By Denise Allabaugh
February 4, 2018 - This year marks the 250th anniversary of anthracite in the hard coal region of Pennsylvania.
While the industry has hit an all-time low in mining and production, anthracite coal still has a variety of popular uses today.
President Donald Trump has been a relentless advocate for the beleaguered coal industry and spent much of his campaign promising to bring back coal.
Coal miners have held up “Trump Digs Coal” signs at his rallies.
In his State of the Union address Tuesday night, Trump touted it.
“We have ended the war on American energy and we have ended the war on beautiful, clean coal,” he said.
One of its primary uses is a heating source for homes and businesses.
John Swett, a supplier in Hazleton who employs six who deliver anthracite coal, said the demand has remained steady in his 20 years in business.
Some use anthracite coal as their primary heating source while some modern homeowners put in coal stoves as a supplemental heating source, he said.
“I probably have about 150 customers throughout the Hazleton area,” Swett said. “In 20 years, it has remained pretty much the same.”
Unlike radiators that turn on and off, coal provides constant heat, he said.
Mike Woods, who co-owns Woody’s Fireplace with locations in Larksville, Honesdale and Bloomsburg with his father, Gary, said their businesses not only sell coal stoves, but also use them for heat.
Anthracite coal is a significantly lower cost option for heat compared to fuel oil, propane and electric heat, he said.
The price of coal is about $200 per ton, he said. If someone buys three or four tons of coal, they could heat their homes from $600 to $800 in the winter.
“With propane, you could have a monthly bill of $300 or $400,” Woods said. “Fuel oil could be even a little more than that. Electric heat is probably the one that tends to fluctuate in cost the most.”
Woody’s Fireplace sells dozens of coal stoves each year. The average price of a coal stove is about $3,000, he said.
Leisure Line stoves, manufactured in Berwick, provide an even, steady heat, he said.
The biggest boom in coal stove sales occurred in 2008, when oil prices hit an all-time high and propane was very expensive, he said.
“Anyone who didn’t have natural gas or didn’t prefer to heat with wood was buying a coal stove at that time because they couldn’t afford to heat their house,” he said.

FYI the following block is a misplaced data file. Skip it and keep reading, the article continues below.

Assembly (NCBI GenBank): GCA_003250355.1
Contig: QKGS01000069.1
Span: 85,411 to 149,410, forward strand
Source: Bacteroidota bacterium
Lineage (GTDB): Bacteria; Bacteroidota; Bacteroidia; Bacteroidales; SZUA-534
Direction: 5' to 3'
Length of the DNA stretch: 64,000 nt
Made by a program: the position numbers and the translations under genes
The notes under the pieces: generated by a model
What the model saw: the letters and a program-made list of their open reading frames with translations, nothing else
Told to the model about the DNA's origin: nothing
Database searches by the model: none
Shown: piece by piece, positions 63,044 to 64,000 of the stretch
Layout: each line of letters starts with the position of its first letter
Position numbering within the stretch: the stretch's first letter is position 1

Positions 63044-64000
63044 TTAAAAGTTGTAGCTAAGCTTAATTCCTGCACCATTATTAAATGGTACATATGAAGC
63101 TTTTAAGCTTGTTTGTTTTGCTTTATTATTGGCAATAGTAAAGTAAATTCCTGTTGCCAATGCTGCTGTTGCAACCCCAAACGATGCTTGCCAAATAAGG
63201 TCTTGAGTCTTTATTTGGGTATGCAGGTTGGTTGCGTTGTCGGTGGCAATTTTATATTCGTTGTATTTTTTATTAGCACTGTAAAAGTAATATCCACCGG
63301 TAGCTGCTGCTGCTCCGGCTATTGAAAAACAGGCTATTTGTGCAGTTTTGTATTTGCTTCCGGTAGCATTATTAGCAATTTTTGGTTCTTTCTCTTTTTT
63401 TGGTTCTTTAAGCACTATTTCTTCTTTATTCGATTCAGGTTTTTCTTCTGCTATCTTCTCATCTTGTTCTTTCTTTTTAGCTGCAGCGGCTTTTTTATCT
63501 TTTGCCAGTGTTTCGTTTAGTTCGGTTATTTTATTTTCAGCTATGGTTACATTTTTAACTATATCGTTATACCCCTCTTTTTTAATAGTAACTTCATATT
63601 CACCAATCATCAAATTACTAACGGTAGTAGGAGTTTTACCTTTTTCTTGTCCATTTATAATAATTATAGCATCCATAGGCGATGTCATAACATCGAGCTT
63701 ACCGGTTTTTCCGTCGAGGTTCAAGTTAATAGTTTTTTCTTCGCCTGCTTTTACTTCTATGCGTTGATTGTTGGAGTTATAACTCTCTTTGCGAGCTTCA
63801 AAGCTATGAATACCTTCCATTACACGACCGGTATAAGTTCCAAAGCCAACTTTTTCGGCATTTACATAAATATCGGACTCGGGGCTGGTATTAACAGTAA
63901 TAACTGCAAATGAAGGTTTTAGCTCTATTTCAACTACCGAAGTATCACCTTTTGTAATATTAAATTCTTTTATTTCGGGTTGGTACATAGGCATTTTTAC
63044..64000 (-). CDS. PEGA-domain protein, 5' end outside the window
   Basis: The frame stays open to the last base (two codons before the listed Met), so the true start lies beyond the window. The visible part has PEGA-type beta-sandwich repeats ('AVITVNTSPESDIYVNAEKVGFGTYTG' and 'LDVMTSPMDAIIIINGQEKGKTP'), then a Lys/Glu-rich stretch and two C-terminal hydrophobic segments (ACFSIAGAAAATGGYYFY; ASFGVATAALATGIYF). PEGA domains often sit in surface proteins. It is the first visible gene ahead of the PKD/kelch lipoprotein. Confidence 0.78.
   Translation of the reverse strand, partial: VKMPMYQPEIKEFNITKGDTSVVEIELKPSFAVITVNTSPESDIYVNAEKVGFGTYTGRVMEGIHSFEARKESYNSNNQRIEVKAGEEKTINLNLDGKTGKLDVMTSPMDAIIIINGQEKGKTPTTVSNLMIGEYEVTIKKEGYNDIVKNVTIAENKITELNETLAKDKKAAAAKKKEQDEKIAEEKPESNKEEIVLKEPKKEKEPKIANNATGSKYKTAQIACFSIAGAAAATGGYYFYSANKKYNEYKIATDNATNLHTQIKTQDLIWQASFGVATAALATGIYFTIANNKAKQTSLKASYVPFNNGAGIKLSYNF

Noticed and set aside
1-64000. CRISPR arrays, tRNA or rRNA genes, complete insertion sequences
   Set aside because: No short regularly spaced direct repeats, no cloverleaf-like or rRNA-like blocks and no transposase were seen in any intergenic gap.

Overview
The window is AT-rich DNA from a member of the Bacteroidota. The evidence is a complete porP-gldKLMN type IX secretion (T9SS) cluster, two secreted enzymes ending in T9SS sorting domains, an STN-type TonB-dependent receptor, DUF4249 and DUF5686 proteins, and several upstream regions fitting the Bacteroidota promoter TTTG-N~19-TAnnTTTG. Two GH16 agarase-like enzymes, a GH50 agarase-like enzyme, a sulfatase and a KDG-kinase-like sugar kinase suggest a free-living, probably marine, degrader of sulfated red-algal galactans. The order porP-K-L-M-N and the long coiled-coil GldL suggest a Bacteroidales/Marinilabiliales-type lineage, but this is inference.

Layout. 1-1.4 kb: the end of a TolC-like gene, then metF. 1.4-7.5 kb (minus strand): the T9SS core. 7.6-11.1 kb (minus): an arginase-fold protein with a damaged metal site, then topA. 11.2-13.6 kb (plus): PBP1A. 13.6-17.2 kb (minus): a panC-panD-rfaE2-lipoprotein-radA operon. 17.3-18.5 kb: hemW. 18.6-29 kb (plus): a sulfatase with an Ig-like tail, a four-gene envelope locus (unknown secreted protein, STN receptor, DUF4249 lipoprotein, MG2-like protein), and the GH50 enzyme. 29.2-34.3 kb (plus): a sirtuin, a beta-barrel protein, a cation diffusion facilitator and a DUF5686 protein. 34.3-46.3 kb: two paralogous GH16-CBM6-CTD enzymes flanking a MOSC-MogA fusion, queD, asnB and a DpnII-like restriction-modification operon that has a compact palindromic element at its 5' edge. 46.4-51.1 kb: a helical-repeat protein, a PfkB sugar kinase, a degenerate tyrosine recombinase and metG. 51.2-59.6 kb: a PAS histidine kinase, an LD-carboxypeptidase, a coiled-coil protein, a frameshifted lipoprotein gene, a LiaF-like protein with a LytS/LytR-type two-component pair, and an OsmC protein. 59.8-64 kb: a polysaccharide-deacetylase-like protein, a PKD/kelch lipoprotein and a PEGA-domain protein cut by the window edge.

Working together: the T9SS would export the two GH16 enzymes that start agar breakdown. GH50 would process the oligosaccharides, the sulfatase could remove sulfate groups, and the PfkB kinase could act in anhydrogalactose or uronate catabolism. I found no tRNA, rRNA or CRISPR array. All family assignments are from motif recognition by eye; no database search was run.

Since natural gas is still relatively cost-effective, Woods said he doesn’t see many people who have natural gas available to them buying coal stoves.
“It’s not enough of a cost savings to incentive someone to purchase something like that that’s going to be a little extra work for them,” he said.
Woods said another advantage of using anthracite coal as a heating source, besides the cost, is that it is “one of the most clean-burning hydrocarbon fuels out there.”
“For the amount of heat you get in a residential home, there’s really a very small carbon footprint,” he said. “People are still using anthracite a lot, especially in our area, because it is a readily available fuel source in our area.”
Although there are many energy sources available, Woods said “coal is still going strong, which says a lot about the viability of it not only from a cost standpoint but from an environmental standpoint and a practical standpoint.”
“If many people knew more about it, many people probably would operate and own coal stoves,” he said.
Celebrations Mark 250th Anniversary
According to an announcement on the Facebook page, the industry got its start in 1768 when Connecticut blacksmith Obadiah Gore Jr. returned to the Wyoming Valley and was aware of the area’s coal potential.
Through experimentation in his shop near present-day Pittston and Wilkes-Barre, he proved that the local stone attained very high and even heat, which is ideal for industrial use. Word and newspaper accounts spread his discovery, which launched the anthracite mining and iron industries in northeastern and central Pennsylvania.
While there have been significant changes in the anthracite coal industry over the last 250 years, Duane Feagley, executive director of Pennsylvania Anthracite Council, said there is still stable market for anthracite.
“The home heating market is still a significant market,” Feagley said.
Other Modern Uses for Anthracite Coal
In addition to home heating, Greg Driscoll, president and CEO of Mahanoy City-based Blaschak Coal Corp. which owns the Lattimer Breaker near Hazleton, said anthracite coal also is used in water filtration and for making steel as well as coal-fired pizza.
He said the anthracite industry established the culture makeup of the region, provided the impetus for the growth in the first part of the 20th Century and should be recognized.
“Few places are like this with its distinctive tie to one industry and it’s pretty amazing to me,” Driscoll said.
According to Driscoll, the production of anthracite coal has dropped from 100 million tons in 1917 to 3 million tons. The industry formerly employed about 200,000 miners and now employs about 900.
A reemergence of anthracite could have a huge impact on the region, Driscoll said.
Recent estimates suggest 2 to 4 billion tons of recoverable anthracite still remains. Reserves are sufficient for production to increase three-fold and be sustained for decades, he said.
Pointing out that anthracite is a clean-burning fuel with environmental benefits, Driscoll said he still sees opportunities to mine the existing anthracite reserves in Pennsylvania to “complete the job started 250 years ago.”
“With its high carbon content in Pennsylvania, it is among the best anthracite in the world,” Driscoll said. “I think anthracite in Pennsylvania has hit the bottom but is on the path to being bigger and recovering and generating economic and environmental benefits.”